Cape Town is one of the world’s most beautiful cities. From almost any vantage point, there’s a mountain or an ocean in view, and often both.
The weather is notoriously fickle – it’s easy to experience four seasons in a day, and some residents keep a jacket, an umbrella and a bathing suit in their cars all the time, to prepare for any eventuality.
But that just reminds of the variety of things to do. If it’s too cloudy to hike on the mountain, then there’s art galleries, wineries and beaches. Swim with a penguin, burrow deep into the city’s history, or just walk along cobblestone streets and take it all in.
Recent water shortages may have tested the city’s resolve, but it’s still one of the planet’s most extraordinary destinations.
Here are 30 of the best things to do in Cape Town when you travel here:
Best things to do in Cape Town
Cape Town is defined by Table Mountain. Locals give directions based on whether to drive towards or away from it, and by which side of the mountain something is on.
The mountain affects weather, views, and in a particular way, moods. When the day is clear and the mountain’s edges are crisp, life just seems better.
The top is easily accessible by a cable car, with tickets available online in advance. When the clouds roll across, park officials close the top until visibility improves.
Hikers can walk all the way up (but never alone, for safety). Among the plants that cling to the rocks are species not found anywhere else in the world.
This is a unique ecosystem that feeds off the moisture in the clouds themselves.
Simon’s Town/Boulders Beach penguin colony
Officially part of Table Mountain National Park, the Simon’s Town penguin colony is down the coast from the city center, on the way to Cape Point.
Once, this was a regular neighborhood where a group of penguins had rather unexpectedly decided to take up residence on the beach, and in the gardens of the homes along the shore’s hillside.
Over the years, as more and more visitors arrived, the beach became more organized to accommodate visitors, with designated boardwalk paths to prevent the accidental trampling of penguin nests.
But at the far entrance, the beach’s original charms remain, where bathers can still get in the shallow water and wait for a penguin to swim by.
In the small community of Kalk Bay, art galleries and boutiques line the main road, with restaurants and bars overlooking the ocean.
Across the street and under a pass, families bring children to swim in tidal pools that protect against currents and keep the water (relatively) warmer.
Down by the marina, past the smarter dining options, is Kalkies’, which serves up Cape Town’s best fish and chips on picnic tables.
District Six Museum
Before apartheid, District Six was a mixed-race neighborhood where freed slaves, migrants, workers and merchants lived together.
In the early 20th century, blacks were forcibly removed, and in 1966 it was declared a whites-only area. Bulldozers razed homes, and tens of thousands of people were forced into the scorching Cape Flats on the outskirts of the city.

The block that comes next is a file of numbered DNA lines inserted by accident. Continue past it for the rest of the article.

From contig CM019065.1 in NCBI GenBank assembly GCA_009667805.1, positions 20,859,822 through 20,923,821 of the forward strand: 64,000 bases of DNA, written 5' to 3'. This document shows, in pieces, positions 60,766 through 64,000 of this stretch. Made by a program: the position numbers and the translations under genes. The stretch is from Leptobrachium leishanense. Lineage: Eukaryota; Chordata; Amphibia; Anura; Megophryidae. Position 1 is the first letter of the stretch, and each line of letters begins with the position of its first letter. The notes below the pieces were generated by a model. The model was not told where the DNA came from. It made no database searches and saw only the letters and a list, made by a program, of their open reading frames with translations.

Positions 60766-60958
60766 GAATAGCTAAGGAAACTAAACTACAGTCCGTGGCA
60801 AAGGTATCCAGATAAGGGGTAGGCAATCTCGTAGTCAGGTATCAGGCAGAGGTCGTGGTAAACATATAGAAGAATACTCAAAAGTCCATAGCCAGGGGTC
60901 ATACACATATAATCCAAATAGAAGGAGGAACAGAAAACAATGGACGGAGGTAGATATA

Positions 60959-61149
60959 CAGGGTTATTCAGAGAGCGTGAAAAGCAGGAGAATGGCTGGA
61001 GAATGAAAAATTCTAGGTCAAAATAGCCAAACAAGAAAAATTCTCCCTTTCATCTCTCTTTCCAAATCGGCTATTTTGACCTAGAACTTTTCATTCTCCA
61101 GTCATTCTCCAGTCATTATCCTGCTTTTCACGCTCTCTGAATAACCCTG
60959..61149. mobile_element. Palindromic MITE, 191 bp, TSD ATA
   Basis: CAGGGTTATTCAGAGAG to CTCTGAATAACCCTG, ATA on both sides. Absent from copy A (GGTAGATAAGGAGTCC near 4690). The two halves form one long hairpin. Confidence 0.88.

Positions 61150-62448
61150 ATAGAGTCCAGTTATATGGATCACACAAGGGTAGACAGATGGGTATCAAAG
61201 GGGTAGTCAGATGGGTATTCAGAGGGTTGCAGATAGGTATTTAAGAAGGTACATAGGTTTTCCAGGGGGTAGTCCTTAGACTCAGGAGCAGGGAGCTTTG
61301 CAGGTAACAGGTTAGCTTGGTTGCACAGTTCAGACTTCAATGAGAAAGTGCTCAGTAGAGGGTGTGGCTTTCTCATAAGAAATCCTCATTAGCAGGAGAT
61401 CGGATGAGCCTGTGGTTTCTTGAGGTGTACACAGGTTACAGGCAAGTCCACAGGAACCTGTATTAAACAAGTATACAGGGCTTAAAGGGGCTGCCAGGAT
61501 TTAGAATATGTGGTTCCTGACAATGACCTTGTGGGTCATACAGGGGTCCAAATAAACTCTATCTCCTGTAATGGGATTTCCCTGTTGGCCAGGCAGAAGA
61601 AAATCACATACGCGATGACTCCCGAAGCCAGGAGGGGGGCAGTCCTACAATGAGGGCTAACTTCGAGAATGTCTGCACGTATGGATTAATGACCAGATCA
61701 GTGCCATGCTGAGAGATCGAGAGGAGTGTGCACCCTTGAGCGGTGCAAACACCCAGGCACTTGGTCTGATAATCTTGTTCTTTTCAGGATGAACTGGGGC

The District Six Museum recreates the vibrant life that existed before the removals, and the trauma caused by the displacement.
District Six Museum, 25A Albertus St & Buitenkant Street, Zonnebloem, Cape Town, 8000; +27 (0) 21 466 7200
Part butchery, part restaurant, part social hub, Mzoli’s is known by many names. including Mzoli’s Meat, Mzoli’s Place, KwaMzoli.
They’re all the same place – a butcher’s shop that people dress up to visit, buy fresh meat and cook it one of the open flames on a home-style braai, or BBQ.
Mzoli’s is in one of Cape Town’s biggest townships, Guguletu, where it attracts tourists, locals, celebs and an array of beautiful people.
Mzoli’s Place, Ny 115, Guguletu, Cape Town, 7751; +27 (0) 21 638 1355
The notorious Robben Island prison that held Nelson Mandela and other heroes of the liberation struggle is now a museum, unique in that the tours are given by former inmates.
While the prison itself is a sobering window on the conditions suffered by political prisoners, it’s the first-hand accounts that give life to the place.
The only access is on a ferry that leaves from the Waterfront. Tickets are best booked online well in advance, as tours fill up quickly.
When Europeans first settled at the Cape, this is where they planted their gardens to feed settlers and ships plying the trade routes between Europe and Asia.
The gardens were named after the Dutch East India Company.
Now they’re a gorgeously landscaped space that runs from St. George’s Cathedral, past the Parliament and the National Library, and up to the posh Mount Nelson Hotel.
Company’s Garden, 19 Queen Victoria Street, Cape Town; +27 (0) 21 444-1901
Near St. George’s Cathedral and the entrance to the Company’s Garden, Slave Lodge is a museum to an often-overlooked chapter of South Africa’s past.
The Dutch East India Company built the structure in 1679 to house its slaves. Up to 9,000 slaves were kept inside its walls.
Revealingly, the building was later used as government offices, parliament, and the Supreme Court. Now it houses displays that show the conditions slaves suffered through during their voyage to the Cape, examines the conditions of their lives, and traces the fates of their descendants.
Slave Lodge, Corner Adderley and Wales Streets, Cape Town; +27 (0) 21 467 7229